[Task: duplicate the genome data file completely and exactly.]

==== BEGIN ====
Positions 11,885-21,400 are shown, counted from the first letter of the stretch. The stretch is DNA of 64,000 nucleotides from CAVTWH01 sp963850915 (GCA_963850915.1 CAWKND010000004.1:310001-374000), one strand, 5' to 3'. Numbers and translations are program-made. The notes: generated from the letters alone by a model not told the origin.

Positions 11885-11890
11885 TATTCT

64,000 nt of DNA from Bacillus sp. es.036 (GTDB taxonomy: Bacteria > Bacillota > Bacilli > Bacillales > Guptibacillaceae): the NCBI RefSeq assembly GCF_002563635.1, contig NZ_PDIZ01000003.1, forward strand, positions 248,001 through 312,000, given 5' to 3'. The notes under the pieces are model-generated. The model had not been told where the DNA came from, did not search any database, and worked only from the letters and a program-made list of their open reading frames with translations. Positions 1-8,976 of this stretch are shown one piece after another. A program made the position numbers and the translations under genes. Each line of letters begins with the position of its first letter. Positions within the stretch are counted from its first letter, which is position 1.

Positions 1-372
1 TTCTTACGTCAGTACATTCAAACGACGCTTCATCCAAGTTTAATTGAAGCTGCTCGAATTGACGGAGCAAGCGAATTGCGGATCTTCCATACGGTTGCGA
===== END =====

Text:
Positions 11,885-21,400 are shown, counted from the first letter of the stretch. The stretch is DNA of 64,000 nucleotides from CAVTWH01 sp963850915 (GCA_963850915.1 CAWKND010000004.1:310001-374000), one strand, 5' to 3'. Numbers and translations are program-made. The notes: generated from the letters alone by a model not told the origin.

Positions 11885-11890
11885 TATTCT

64,000 nt of DNA from Bacillus sp. es.036 (GTDB taxonomy: Bacteria > Bacillota > Bacilli > Bacillales > Guptibacillaceae): the NCBI RefSeq assembly GCF_002563635.1, contig NZ_PDIZ01000003.1, forward strand, positions 248,001 through 312,000, given 5' to 3'. The notes under the pieces are model-generated. The model had not been told where the DNA came from, did not search any database, and worked only from the letters and a program-made list of their open reading frames with translations. Positions 1-8,976 of this stretch are shown one piece after another. A program made the position numbers and the translations under genes. Each line of letters begins with the position of its first letter. Positions within the stretch are counted from its first letter, which is position 1.

Positions 1-372
1 TTCTTACGTCAGTACATTCAAACGACGCTTCATCCAAGTTTAATTGAAGCTGCTCGAATTGACGGAGCAAGCGAATTGCGGATCTTCCATACGGTTGCGA